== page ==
Almost everything in the universe spins. Planets rotate on their axis, stars spin around black holes, and galaxies spin in great spiral structures. But what about the universe as a whole?
Structures rotate because of a property known as angular momentum. Angular momentum is a measure of mass and rotation, and it is a conserved physical property. One of its characteristics is that when mass moves closer together, it spins faster to keep angular momentum constant. You see this in figure skaters when they leap into the air and pull their limbs close to their bodies. Galaxies, stars, and planets all formed from great clouds of cosmic gas and dust. As gravity caused these clouds to collapse, even the smallest bit of rotation was amplified. So it is natural that they all spin.
But on a cosmic scale, things are different. It’s generally thought that the universe is homogeneous and isotropic. This means that on average matter should be evenly spread out and that the total angular momentum of the cosmos should be about zero. If that’s true, then the rotation of galaxies should be random. In any region of space you look, about half should be spinning in a clockwise direction, and about half anticlockwise.
But there is some evidence that galactic rotation isn’t homogeneous. In 2011, a study of 15,000 galaxies found that there was a small bias in rotation. Because of the relatively small sample size, the evidence was somewhat weak. But this week a paper was presented at the 236th American Astronomical Society meeting, which showed an even stronger bias.
It’s important to note that this work has not yet been peer-reviewed, so we should be cautious about the conclusions. The study looked at 200,000 galaxies and their measured rotations. With the larger sample size, it found not only a rotational bias but also some of its cosmological properties. For one, the bias seems to get stronger with greater redshift. At ever-larger scales the bias is harder to ignore.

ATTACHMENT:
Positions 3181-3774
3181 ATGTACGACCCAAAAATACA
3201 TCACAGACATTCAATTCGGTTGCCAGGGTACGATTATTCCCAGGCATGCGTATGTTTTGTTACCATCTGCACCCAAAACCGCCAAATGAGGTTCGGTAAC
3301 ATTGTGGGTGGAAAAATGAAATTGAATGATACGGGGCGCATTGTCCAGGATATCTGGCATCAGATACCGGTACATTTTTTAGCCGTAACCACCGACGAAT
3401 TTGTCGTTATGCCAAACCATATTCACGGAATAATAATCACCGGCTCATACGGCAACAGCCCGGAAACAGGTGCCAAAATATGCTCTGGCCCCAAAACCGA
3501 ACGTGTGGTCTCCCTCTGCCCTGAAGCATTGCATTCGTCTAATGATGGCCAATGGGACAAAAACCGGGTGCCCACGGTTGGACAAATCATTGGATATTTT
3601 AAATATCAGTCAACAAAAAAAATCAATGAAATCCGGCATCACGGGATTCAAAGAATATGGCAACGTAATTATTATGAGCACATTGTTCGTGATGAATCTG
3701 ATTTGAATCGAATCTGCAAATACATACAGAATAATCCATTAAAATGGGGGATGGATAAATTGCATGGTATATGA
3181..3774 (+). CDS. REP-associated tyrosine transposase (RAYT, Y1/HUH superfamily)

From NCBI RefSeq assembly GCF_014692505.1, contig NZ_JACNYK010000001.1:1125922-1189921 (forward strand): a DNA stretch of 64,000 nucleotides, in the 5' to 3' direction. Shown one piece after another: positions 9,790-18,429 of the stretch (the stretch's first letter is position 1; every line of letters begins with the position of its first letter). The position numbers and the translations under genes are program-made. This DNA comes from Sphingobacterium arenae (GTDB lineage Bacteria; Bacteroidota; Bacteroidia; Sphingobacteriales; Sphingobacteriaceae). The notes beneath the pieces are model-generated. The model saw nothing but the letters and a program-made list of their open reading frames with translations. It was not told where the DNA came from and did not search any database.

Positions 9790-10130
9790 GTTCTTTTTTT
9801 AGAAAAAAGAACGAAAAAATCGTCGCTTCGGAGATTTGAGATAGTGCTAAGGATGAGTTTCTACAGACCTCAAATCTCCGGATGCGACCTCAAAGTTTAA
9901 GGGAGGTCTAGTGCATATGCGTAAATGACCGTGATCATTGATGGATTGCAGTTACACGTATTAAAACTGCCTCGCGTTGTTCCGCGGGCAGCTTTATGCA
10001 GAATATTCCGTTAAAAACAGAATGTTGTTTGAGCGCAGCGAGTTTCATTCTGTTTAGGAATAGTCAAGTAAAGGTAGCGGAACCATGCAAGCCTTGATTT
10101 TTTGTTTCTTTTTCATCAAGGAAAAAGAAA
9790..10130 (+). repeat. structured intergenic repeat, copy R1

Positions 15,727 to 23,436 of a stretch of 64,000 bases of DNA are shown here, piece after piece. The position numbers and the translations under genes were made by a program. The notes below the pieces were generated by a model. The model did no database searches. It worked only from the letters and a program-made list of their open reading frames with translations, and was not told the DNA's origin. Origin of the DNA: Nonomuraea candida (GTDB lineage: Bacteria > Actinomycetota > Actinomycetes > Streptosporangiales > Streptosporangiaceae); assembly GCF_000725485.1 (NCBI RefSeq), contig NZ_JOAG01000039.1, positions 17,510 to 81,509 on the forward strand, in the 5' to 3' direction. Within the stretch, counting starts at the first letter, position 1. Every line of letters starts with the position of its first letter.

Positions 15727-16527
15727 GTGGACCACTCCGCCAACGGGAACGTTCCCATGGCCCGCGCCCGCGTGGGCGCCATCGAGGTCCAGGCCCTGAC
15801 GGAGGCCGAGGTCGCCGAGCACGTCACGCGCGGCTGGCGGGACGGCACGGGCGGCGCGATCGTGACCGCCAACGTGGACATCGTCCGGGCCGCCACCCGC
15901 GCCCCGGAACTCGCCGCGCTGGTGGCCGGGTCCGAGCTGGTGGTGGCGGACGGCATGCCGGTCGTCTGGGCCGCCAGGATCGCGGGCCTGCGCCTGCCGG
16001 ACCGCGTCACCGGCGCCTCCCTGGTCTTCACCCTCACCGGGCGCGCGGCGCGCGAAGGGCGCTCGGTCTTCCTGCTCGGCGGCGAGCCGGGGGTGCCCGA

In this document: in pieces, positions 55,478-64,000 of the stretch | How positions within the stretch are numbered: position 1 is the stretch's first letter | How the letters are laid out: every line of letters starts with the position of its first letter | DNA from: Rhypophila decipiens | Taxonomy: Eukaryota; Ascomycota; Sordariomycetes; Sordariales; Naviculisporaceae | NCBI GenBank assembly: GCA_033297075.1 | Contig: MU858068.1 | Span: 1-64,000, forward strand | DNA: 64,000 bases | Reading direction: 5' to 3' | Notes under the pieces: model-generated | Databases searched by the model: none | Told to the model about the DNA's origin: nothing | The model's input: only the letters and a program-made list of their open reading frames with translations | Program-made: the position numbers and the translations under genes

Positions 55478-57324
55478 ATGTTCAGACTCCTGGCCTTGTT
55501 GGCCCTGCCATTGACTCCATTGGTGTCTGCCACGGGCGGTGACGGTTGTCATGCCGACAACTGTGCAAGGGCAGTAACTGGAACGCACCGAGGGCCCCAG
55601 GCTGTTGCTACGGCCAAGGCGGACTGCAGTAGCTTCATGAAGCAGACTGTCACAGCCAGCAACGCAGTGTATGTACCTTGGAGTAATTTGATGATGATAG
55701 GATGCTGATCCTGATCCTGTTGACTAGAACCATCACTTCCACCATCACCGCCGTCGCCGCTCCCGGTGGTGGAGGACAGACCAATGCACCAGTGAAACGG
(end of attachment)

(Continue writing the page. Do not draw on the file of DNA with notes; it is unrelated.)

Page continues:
This supports the idea that the universe as a whole has an axis of rotation. Interestingly the cosmic axis seems to align with the so-called cold spot of the cosmic microwave background. While that’s interesting, we probably shouldn’t read too much into it. For one thing, the data doesn’t support a simple, single axis of rotation, such as that of a planet or star. Instead, the bias has a more complicated multipole structure.
All that said, there does seem to be something strange going on. While the universe does seem to be approximately homogeneous and isotropic, studies such as this are hinting that it isn’t exact. While that might not seem like a big deal, it has huge implications for our cosmological models.
Reference: Longo, Michael J. “Detection of a dipole in the handedness of spiral galaxies with redshifts z? 0.04.” Physics Letters B 699.4 (2011): 224-229.
Reference: Shamir, L. “Distribution of galaxy spin directions in Pan-STARRS and SDSS shows large-scale multipoles and redshift dependence.” 236th AAS Meeting (virtual) 336.02, 2020.